The language of Section One of the Fourteenth Amendment, viewed in its legal and historical context, is replete with ambiguity. There is no scholarly consensus as to the amendment’s original meaning and its text and history do not permit us to choose with confidence among possible interpretations. Although there is wide agreement that the Privileges or Immunities Clause was Section One’s central provision, the original scope of that clause and its relation to Due Process and Equal Protection Clauses remain unclear. Recent interpretations literally run the gamut from the claim that the Privileges or Immunities Clause protected no new rights, to claims that it protected only a limited and relatively well-defined set of rights (variously defined by different interpreters), to the claim that it protected an open-ended set of rights that can never be completely specified or enumerated. A significant case can be made for and against each of these interpretations. In fact, the Fourteenth Amendment had not one but many “original meanings,” and to reduce its polyvalent text to a single “original meaning” is to traduce its history. Yet as the most important repository of individual rights in our Constitution, the Fourteenth Amendment must be given meaning by the people, their elected representatives, and the courts. The original understandings of its framers and ratifiers provide a point of departure for this interpretive endeavor, but can never fully specify the Amendment’s meaning for the present generation.Boyce’s argument proceeds as a series of engagements with the originalisms of Philip Hamburger, Kurt Lash, Steven Calabresi, Jack Balkin, and Randy Barnett.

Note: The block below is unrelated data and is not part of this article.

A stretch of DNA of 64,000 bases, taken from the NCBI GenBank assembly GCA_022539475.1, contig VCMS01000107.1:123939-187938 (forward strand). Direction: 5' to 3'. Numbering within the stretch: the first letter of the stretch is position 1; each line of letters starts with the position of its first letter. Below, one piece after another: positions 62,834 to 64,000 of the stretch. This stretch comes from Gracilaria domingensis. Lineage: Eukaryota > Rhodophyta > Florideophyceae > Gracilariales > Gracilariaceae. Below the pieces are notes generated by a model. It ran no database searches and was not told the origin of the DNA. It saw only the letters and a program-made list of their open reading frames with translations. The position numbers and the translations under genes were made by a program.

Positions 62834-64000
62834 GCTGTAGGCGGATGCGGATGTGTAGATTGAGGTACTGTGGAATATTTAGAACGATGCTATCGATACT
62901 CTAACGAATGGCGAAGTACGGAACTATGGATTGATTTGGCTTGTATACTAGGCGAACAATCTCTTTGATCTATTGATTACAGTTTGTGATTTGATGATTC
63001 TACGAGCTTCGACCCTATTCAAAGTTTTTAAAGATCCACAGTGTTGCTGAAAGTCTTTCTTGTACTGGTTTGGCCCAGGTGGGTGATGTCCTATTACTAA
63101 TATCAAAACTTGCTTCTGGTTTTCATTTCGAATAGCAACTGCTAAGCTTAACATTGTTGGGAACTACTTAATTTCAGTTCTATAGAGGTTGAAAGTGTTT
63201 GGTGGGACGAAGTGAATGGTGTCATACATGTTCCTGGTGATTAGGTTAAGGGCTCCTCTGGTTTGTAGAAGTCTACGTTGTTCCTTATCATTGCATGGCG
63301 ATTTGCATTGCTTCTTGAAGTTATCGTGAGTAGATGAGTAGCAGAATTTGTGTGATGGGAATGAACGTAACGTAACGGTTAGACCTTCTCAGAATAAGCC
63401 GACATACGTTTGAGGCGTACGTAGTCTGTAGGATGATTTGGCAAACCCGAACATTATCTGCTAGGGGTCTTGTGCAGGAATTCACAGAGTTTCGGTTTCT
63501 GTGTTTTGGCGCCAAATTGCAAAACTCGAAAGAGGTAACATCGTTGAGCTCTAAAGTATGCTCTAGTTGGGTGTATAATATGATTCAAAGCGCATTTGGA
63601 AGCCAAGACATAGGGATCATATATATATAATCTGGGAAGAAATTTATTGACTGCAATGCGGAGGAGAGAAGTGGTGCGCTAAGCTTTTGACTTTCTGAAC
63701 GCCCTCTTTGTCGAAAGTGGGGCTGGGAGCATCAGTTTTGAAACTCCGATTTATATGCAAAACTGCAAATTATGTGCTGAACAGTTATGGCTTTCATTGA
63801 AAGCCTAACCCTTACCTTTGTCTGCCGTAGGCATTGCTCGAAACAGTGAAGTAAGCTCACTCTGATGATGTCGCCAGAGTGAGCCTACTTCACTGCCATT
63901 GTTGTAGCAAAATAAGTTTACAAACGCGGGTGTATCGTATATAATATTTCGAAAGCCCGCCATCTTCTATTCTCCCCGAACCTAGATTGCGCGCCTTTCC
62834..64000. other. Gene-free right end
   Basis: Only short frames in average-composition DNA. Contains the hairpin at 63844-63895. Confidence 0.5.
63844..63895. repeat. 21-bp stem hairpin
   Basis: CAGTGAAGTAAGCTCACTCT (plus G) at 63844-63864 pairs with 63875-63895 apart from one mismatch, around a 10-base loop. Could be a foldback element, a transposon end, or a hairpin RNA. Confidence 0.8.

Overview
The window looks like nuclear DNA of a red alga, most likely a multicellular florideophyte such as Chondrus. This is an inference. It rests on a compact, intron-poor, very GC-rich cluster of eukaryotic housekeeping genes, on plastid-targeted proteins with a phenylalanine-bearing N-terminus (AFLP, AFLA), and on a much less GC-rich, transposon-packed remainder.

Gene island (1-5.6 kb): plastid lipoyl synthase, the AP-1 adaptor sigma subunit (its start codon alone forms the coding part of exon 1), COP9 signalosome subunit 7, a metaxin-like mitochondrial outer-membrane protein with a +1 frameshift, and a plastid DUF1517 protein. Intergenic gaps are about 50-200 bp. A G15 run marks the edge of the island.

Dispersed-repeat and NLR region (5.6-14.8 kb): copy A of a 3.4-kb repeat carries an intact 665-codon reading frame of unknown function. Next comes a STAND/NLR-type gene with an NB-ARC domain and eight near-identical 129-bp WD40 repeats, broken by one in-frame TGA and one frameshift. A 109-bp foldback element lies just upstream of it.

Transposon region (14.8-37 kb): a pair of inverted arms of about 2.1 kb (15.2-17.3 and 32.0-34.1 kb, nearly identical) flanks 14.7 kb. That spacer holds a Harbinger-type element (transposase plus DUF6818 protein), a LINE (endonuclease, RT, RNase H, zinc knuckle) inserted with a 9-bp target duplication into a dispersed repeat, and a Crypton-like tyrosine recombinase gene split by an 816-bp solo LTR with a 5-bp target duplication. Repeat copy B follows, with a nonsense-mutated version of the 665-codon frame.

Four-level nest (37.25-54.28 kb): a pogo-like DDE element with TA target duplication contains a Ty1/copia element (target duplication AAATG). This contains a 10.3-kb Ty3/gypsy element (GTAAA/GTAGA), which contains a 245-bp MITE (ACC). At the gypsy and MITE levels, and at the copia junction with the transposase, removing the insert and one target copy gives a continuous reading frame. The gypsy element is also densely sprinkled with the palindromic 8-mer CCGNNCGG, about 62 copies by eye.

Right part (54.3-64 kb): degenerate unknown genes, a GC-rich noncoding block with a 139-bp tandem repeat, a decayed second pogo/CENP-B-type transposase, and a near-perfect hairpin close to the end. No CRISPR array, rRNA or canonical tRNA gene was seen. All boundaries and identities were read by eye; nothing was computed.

Monday, December 30, 2013
Boyce on the Some Originalists
Bret Boyce, University of Detroit Mercy School of Law, has posted The Magic Mirror of 'Original Meaning': Recent Approaches to the Fourteenth Amendment, which appears in the Maine Law Review 66 (2013): 29. Here is the abstract: